Category Archives: arm wresting

Trump Signals the End of Our Democracy

My brother, Bob, used to talk about the impending end of our democracy. I am glad that Bob did not live to see it.

The end has arrived. It is embodied in the man recently elected – not by popular vote but by the Electoral College – to the highest position in this country. the President of the United States.

If you don’t believe me, please read American Has Never Been More Ripe for Tyranny.

This is not Facebook hype or Twitter trash. This is article is well-thought out; it is insightful and it is terrifying. Written in May of this year, 2016, before the primaries, before the conventions, before the debates, its author predicts what was going to happen.

It has happened.

Andrew Sullivan builds his case meticulously, without rhetoric, without “sound and fury” but brick by brick.  Sullivan quotes the work of another author, Sinclair Lewis. Perhaps you read his novels in high school. But most of us never read or even heard of It Can’t Happen Here – Lewis’ 1935 novel about what would happen if fascism…were to triumph in America.

Lewis imagined American fascist leader is Senator called Buzz Windrip —  a “Professional Common Man …who was vulgar, almost illiterate, a public liar easily detected, and in his ‘ideas’ almost idiotic.”

The description sounds familiar but Windrip was fiction written more than 80 years ago. Unfortunately, Sinclair Lewis’ writing, like Sullivan’s, was predictive, as well.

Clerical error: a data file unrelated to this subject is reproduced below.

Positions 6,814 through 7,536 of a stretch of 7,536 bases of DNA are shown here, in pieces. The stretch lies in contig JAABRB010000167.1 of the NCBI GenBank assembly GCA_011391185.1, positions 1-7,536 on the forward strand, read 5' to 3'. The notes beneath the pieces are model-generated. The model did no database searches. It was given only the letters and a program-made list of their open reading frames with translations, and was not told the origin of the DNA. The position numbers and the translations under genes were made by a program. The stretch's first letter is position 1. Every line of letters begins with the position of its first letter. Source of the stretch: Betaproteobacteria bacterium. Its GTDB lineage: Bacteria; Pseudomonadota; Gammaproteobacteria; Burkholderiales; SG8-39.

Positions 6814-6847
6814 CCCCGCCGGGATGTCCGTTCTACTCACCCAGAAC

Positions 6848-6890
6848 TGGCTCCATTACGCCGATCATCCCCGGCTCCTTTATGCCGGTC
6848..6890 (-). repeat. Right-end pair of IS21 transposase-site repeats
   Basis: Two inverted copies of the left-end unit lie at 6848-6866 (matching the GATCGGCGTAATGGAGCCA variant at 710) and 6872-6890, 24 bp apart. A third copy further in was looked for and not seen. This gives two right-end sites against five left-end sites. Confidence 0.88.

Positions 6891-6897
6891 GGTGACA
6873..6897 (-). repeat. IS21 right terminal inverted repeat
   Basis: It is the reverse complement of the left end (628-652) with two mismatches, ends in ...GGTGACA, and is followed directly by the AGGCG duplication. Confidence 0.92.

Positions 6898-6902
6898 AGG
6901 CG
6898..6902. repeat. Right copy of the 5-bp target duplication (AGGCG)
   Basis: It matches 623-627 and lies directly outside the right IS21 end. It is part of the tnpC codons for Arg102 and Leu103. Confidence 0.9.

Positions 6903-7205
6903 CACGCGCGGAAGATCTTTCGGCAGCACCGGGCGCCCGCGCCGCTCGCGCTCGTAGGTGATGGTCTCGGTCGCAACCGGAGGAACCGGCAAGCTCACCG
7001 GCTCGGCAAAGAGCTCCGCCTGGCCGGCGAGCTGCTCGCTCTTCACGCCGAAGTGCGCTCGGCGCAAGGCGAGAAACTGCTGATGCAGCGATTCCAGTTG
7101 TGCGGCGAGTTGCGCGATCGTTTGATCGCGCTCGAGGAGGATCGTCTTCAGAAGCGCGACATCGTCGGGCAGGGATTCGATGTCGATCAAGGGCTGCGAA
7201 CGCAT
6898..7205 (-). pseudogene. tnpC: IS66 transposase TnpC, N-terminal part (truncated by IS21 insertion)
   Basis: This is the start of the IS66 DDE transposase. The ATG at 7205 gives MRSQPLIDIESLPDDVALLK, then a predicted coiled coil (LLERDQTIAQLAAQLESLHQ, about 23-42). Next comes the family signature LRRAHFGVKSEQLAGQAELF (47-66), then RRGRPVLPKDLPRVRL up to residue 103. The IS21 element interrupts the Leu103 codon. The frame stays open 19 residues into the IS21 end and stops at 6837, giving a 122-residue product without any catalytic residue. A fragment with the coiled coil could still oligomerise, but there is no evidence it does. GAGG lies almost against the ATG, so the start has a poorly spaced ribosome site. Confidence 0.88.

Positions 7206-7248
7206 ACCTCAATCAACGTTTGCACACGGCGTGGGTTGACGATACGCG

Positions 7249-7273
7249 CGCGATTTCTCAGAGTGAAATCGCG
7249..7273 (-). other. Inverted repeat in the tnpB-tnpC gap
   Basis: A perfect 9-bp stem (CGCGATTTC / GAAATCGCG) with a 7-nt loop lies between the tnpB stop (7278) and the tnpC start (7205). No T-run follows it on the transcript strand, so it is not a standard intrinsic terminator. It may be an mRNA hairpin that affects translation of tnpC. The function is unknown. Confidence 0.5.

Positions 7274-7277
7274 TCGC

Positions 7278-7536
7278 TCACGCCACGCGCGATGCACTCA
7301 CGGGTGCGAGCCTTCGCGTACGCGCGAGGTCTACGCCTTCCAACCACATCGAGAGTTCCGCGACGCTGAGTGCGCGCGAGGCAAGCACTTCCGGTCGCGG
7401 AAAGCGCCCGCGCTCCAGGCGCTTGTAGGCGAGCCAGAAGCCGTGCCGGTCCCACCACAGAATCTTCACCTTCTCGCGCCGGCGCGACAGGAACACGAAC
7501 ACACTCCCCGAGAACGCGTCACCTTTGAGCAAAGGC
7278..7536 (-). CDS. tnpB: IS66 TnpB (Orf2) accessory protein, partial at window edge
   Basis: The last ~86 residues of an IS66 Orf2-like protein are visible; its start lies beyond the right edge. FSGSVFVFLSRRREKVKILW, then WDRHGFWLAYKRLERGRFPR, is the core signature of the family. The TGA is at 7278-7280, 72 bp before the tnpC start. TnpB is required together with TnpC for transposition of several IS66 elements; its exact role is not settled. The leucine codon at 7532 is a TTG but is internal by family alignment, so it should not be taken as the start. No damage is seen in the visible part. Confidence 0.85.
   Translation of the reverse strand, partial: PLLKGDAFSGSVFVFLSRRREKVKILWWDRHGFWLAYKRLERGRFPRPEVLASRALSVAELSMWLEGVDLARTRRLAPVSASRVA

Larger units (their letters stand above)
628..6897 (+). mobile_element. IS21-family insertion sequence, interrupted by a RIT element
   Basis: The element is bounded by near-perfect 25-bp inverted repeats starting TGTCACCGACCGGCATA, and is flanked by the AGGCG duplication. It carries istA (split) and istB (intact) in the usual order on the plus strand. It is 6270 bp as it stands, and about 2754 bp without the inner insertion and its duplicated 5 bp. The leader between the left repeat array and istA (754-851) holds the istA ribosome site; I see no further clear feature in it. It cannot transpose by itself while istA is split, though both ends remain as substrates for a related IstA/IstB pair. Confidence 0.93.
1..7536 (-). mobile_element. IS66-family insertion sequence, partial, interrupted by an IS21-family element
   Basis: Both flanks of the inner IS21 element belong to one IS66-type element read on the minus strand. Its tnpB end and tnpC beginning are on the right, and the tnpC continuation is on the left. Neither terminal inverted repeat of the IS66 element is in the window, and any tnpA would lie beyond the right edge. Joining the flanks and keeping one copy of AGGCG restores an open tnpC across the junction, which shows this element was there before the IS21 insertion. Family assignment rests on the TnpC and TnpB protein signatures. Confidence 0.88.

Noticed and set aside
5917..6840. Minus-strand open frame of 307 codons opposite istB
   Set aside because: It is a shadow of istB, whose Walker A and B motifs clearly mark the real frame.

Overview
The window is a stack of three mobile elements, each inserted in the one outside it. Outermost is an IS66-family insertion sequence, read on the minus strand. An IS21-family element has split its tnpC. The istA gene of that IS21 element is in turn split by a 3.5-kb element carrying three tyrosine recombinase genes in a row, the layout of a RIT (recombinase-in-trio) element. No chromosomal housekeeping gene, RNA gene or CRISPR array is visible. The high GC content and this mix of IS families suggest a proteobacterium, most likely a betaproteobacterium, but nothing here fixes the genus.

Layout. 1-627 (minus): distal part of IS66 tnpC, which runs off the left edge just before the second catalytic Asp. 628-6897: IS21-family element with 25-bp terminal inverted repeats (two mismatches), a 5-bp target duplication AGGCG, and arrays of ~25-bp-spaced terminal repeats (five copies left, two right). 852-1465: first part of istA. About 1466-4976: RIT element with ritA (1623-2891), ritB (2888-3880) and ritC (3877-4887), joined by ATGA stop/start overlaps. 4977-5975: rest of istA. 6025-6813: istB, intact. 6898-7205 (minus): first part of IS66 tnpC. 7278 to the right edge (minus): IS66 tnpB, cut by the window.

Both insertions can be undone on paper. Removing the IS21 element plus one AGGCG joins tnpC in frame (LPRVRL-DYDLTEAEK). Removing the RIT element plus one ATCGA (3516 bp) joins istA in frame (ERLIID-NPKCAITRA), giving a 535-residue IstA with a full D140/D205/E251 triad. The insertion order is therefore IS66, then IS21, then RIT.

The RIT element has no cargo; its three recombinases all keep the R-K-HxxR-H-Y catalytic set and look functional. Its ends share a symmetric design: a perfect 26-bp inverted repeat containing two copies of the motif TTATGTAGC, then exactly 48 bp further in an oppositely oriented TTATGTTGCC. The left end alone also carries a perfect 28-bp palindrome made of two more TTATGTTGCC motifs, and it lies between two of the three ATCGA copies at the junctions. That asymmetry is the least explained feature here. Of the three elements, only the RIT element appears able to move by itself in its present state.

Read the article. It will scare you but it will also help you understand how we come to have Donald Trump as the President Elect of the United States of America. If you don’t want to read the entire article, read the final paragraph. It pretty much says it all for me:

“…Trump is not just a wacky politician of the far right, or a riveting television spectacle, or a Twitter phenom and bizarre working-class hero. He is not just another candidate to be parsed and analyzed by TV pundits in the same breath as all the others. In terms of our liberal democracy and constitutional order, Trump is an extinction-level event. It’s long past time we started treating him as such.”

We are witnessing the end of democracy in America. I, for one, will be glad to leave this world before it gets as bad as I think it will.

 

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10 Ideas for Living a Good Life in Bad Times

Face it. We live in a very uncomfortable time with some very uncomfortable realities.

Donald Trump is actually a viable candidate for President. The alternative, Hillary Clinton, is no better than La Donald, just a different shape and different background. On November 8th, 2016, the American public gets to choose between a male bully with megalomania and  no morals or a female cobra with ever-changing ethics and situational morals.

Can you say Hobson’s choice?

Whoever wins this election, these United States are in for a rough ride, facing international sanctions and national crises — all of our own making and all born of greed and the overweening desire for power and control.

I can’t change any of this. All I can do is live my small life. You can’t change any of this either. So, this morning, I offer a way for you and I and anyone else who is tired of the trash talk, afraid of the looming future and worried about their loved ones, some insights from  one of my very favorite intellectuals, writers, and muses.

Maria Popova offers 10 core values which, she has gleaned over the 10 years of writing her amazing blog – Brain Pickings